Oxford academic and peer faces criticism for Internet “scaremongering”

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A Labour peer and Oxford University academic has been criticised for “misleading” claims about the effects of children’s Internet use.

Baroness Susan Greenfield has often spoken publicly about the dangers of technology. In a 2009 speech in the House of Lords she speculated that computer use might be linked to ADHD, argued that it was “worth considering” the possibility of a link between autism and “spending time in screen relationships”, and concluded that “the mid-21st century mind might almost be infantilised, characterised by short attention spans, sensationalism, inability to empathise and a shaky sense of identity”. More recently, her book Mind Change drew connections between social media use and the development of “autistic-like traits”.

But three of her academic colleagues have taken to the pages of the British Medical Journal to criticise both her views and her use of her “media profile” to exert “an exaggerated impact on public debate”.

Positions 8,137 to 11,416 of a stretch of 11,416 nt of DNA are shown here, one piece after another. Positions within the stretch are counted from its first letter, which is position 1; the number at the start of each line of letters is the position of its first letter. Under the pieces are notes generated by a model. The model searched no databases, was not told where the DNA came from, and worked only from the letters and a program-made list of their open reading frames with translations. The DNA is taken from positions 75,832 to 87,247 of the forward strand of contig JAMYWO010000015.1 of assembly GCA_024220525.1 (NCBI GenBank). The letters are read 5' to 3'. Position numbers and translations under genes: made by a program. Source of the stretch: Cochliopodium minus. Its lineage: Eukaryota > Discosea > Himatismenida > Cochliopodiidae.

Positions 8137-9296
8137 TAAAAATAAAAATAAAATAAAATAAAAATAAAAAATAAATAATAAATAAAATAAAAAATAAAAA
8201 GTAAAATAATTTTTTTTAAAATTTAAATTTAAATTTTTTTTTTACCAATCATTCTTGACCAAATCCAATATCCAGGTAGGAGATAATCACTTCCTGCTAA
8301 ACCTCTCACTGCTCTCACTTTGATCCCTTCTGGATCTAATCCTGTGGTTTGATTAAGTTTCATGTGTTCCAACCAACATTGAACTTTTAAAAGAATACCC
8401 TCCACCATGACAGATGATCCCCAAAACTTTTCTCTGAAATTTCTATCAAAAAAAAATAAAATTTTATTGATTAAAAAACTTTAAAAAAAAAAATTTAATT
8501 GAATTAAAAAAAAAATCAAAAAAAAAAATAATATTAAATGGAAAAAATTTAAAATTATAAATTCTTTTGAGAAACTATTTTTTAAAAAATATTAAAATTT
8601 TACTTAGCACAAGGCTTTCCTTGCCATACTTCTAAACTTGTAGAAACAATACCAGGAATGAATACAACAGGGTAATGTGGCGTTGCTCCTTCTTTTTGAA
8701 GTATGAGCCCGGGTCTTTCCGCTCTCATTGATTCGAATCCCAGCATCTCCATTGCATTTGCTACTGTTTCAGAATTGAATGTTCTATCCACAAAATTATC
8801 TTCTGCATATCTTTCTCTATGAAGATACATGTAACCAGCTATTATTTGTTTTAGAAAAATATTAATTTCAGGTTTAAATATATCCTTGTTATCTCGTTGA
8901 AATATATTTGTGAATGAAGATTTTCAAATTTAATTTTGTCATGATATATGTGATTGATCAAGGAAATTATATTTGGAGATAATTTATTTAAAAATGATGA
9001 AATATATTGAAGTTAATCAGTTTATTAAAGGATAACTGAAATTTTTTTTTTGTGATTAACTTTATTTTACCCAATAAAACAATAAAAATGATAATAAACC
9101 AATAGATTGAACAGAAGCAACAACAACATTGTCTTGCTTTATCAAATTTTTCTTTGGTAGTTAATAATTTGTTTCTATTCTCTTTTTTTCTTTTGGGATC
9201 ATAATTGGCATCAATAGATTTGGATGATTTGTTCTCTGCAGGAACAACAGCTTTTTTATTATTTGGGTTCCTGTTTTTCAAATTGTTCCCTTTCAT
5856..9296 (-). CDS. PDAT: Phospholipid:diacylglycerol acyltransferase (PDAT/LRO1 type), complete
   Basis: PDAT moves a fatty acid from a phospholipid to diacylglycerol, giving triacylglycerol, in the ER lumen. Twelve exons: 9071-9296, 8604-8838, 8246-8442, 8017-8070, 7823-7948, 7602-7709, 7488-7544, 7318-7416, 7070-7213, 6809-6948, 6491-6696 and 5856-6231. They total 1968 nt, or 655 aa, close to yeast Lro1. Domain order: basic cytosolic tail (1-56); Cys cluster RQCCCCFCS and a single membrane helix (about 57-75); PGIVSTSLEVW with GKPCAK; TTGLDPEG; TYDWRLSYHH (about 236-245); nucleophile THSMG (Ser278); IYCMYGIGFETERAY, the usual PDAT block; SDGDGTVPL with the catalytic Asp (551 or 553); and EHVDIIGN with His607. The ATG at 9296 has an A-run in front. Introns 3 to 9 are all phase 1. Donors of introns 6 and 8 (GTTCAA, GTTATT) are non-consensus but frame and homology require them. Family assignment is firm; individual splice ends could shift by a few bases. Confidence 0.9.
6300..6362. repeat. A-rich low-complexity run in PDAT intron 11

In their opinion piece, Professor Dorothy Bishop and Dr Andrew Przybylski of Oxford, and Dr Vaughan Bell of University College London, point to a lack of peer reviewed evidence to substantiate Baroness Greenfield’s claims.

Through appearances, interviews and a recent book, Susan Greenfield has promoted the idea that internet use and computer games can have harmful effects on the brain, emotions and behaviour.

Despite repeated calls for her to publish these claims in the peer reviewed scientific literature, where clinical researchers can check how well they are supported by evidence this has not happened.

Notably Greenfield has speculated that online interaction might be a trigger for autism or autistic-like traits. This claim has no basis in scientific evidence and is entirely implausible in light of what we know of autism as a neurodevelopmental condition that can be first diagnosed in the preschool years.

Her claims are misleading to the public, unhelpful to parents and potentially stigmatising to people with autism.

For more information, see: Oxford academics at war over dangers of the internet – The Telegraph

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